Big news this morning. Apparently the Canada Public Service Agency will be “dismantled” and much of the blame is assigned to the inefficiency of staffing in the public service. As an indicator, the national average duration to carry out an internal staffing process in the federal public service is 22,8 weeks. As it can be expected, nearly everyone is pointing the finger at the "system", but…
…Meanwhile, my small organization (which operates in the same “system” as all the others) has steadily completed each of its last 26 internal advertised appointment processes in three weeks - that's 4,5 months less than the national average! (Three weeks being the amount of time between the release of the poster on Publiservice and the release of the first notification of consideration for appointment. )
As I have said before, it’s not the system – it’s what people do with the system. (If you haven’t read this particular post in its entirety, please do. I would also recommend reading the full document I produced in which I explain how we do staffing in three weeks - French version also available. While we're at it, you may also be interested in the following documents: "Beyond the Staffing Values: Communicating with Applicants and Managing Expectations Under the New PSEA" and "Innovative Practices in Staffing". Please note that all these documents are accessible to federal public servants only.)
There is no question that the public service has missed a great opportunity, and the negative consequences are huge. That being said, I firmly believe that managers and senior executives are the ones mainly (if not solely) responsible for the current situation. Here’s a recent example.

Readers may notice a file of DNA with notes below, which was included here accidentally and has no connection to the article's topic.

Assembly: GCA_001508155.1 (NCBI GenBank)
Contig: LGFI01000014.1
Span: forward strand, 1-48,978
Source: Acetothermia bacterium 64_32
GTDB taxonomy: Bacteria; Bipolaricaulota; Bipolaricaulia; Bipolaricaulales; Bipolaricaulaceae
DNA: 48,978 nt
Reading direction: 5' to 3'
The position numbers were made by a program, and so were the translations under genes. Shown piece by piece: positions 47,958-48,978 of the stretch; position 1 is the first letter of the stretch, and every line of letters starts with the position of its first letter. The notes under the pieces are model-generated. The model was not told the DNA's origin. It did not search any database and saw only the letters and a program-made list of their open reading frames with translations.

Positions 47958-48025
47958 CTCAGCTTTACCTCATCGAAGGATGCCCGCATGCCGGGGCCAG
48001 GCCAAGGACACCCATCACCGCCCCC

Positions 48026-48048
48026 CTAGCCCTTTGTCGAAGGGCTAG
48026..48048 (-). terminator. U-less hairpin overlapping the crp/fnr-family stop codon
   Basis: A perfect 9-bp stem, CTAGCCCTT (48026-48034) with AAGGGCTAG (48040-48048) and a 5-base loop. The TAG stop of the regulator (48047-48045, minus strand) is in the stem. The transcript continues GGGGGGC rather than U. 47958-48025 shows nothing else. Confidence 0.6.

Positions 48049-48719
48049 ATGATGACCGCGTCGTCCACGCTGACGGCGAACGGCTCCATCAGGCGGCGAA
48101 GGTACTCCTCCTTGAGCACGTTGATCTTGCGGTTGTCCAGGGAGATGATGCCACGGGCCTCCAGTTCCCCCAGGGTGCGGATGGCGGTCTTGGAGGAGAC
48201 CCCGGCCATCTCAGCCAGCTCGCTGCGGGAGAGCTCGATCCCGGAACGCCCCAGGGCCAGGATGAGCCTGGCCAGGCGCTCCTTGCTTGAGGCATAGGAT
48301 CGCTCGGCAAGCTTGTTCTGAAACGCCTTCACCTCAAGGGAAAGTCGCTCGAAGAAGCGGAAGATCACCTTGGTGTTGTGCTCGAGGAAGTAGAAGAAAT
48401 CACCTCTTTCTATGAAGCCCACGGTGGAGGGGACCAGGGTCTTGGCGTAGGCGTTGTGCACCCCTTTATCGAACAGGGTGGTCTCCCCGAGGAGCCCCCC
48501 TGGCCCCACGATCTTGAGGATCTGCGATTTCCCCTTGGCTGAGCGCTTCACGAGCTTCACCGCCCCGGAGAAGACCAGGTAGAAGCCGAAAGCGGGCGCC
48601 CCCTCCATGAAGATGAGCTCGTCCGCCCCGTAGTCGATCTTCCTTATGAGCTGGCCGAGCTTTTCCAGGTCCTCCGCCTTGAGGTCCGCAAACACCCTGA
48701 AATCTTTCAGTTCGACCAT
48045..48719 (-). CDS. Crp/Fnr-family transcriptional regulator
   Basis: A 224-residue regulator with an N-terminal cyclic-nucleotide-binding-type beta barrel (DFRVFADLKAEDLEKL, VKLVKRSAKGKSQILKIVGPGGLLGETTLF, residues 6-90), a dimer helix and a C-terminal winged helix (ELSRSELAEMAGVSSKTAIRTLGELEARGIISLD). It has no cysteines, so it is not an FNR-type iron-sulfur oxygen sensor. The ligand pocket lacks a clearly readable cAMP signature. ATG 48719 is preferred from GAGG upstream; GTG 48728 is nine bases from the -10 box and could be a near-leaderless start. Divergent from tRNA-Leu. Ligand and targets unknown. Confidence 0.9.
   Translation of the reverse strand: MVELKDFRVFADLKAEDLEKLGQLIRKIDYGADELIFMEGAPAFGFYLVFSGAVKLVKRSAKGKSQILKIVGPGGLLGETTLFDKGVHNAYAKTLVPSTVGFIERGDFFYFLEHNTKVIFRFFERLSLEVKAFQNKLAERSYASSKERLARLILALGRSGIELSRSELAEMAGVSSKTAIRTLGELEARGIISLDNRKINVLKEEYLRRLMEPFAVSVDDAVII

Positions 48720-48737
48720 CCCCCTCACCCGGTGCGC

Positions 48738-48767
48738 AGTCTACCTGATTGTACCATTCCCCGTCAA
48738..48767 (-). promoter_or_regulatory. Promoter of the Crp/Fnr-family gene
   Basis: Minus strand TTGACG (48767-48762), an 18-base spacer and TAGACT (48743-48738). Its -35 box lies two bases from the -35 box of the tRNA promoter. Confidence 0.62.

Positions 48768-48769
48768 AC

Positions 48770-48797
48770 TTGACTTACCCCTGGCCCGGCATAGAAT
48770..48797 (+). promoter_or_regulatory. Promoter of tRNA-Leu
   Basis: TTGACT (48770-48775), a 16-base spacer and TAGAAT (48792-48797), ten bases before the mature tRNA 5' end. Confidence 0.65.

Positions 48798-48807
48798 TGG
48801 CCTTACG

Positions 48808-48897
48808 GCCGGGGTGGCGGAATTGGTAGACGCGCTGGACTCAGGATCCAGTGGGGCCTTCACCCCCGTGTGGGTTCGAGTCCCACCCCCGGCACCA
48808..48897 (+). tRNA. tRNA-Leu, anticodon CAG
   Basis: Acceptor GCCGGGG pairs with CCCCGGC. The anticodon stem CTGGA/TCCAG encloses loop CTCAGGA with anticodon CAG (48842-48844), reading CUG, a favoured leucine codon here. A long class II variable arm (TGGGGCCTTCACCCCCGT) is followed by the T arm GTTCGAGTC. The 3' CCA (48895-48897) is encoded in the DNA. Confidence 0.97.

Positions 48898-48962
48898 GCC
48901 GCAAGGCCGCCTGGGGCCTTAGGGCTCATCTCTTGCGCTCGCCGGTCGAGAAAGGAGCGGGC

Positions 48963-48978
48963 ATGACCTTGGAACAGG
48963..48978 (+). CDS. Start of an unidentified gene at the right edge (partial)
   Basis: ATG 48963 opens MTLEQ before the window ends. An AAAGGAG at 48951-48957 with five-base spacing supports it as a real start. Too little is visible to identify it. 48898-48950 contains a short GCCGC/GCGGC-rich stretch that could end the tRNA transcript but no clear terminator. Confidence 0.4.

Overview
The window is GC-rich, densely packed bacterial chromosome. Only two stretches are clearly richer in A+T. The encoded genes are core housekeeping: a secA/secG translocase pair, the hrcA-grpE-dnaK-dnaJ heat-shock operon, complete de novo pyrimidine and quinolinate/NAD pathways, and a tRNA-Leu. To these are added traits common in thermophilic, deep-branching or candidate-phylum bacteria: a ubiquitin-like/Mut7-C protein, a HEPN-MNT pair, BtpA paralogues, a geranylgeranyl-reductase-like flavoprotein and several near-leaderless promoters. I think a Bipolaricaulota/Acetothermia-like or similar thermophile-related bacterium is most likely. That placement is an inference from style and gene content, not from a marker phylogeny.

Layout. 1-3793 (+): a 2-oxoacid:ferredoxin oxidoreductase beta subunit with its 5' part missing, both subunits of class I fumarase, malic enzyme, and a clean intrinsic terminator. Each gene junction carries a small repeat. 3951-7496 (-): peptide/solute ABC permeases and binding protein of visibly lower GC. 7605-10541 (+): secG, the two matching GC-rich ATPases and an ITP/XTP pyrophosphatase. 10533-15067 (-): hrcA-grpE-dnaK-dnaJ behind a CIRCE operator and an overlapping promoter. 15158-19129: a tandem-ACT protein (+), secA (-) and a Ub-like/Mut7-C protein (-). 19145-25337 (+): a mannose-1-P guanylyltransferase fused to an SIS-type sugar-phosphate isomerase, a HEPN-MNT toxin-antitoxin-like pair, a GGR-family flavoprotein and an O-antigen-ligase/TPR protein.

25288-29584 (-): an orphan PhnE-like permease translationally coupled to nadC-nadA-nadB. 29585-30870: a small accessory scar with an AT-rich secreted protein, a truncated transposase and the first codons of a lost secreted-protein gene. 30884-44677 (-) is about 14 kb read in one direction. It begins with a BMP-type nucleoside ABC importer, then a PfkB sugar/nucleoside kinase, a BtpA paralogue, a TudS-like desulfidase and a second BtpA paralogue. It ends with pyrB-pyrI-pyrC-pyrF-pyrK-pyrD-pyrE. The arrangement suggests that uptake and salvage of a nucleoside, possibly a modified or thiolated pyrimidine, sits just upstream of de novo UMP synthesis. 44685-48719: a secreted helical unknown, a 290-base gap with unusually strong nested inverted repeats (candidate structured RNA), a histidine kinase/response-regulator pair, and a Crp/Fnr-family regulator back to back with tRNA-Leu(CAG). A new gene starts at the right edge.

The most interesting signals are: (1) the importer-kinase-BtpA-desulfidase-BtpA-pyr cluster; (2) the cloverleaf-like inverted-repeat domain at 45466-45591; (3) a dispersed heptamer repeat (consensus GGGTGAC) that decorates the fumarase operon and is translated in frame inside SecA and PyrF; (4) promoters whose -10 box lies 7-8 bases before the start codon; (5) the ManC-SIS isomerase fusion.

As I have mentioned in a previous post, I was in a Montreal just a few weeks ago for a meeting of all the senior executives of my Department – just over 300 of them to be exact. The topic of the panel I was part of was talent management. During the question period, a person in the audience asked: “How can we manage talent when it takes so long to run a staffing process?”. Nearly everyone in the room was nodding in approval. I seized the moment, and told the crowd about my organization (which is part of the same Department) systematically doing staffing in three weeks.
Although my comment sent a shockwave through the (incredulous) crowd, not a single person came to me afterwards to enquire about how we were doing it. I took this as a clear indication that the senior executives in the room either didn’t believe it, had no intention of changing their habits, or preferred not to enquire too much about how to do staffing in three weeks as it might shed light on everything that is really preventing them from being more effective (i.e. their own actions - or inaction!).
Then this Monday, I received my first enquiry about three-week staffing. Interestingly, the request didn’t come from a senior executive, but rather from a Management Training Program (MTP) participant who was in attendance at the meeting and was curious to find out more about staffing in three weeks because she thought there might be an opportunity to improve staffing in her unit. Isn’t it amazing that the only person to ask a question and to believe improving staffing is possible was not an EX?
Since receiving this email, I have been debating whether I should try once again to promote how we do staffing in three weeks. I am quite hesitant, because 99% of the people I have told about staffing in three weeks have responded by either:
- Telling me all the reasons why this would never be possible in their organization;
- Invoking (false) reasons to justify why my organization is able to staff in three weeks;
- Suggesting or implying that there’s probably something we are not doing right and must therefore be breaching the PSEA.
Back in 2007, I had tried to make the document I wrote about how we do staffing in three weeks available to all federal public servants. It took a full nine months to get it approved and published on the PSEA Best Practices website (and this was done only after it was announced that I was going to receive an award for my work on staffing!).
I’d be really curious to find out from someone at the Public Service Commission how many staffing processes have been initiated in the federal public service since July 17 2007, just to get a better appreciation for the scale of the opportunity that was missed by not sharing with Departments and Agencies how it is possible to do staffing differently...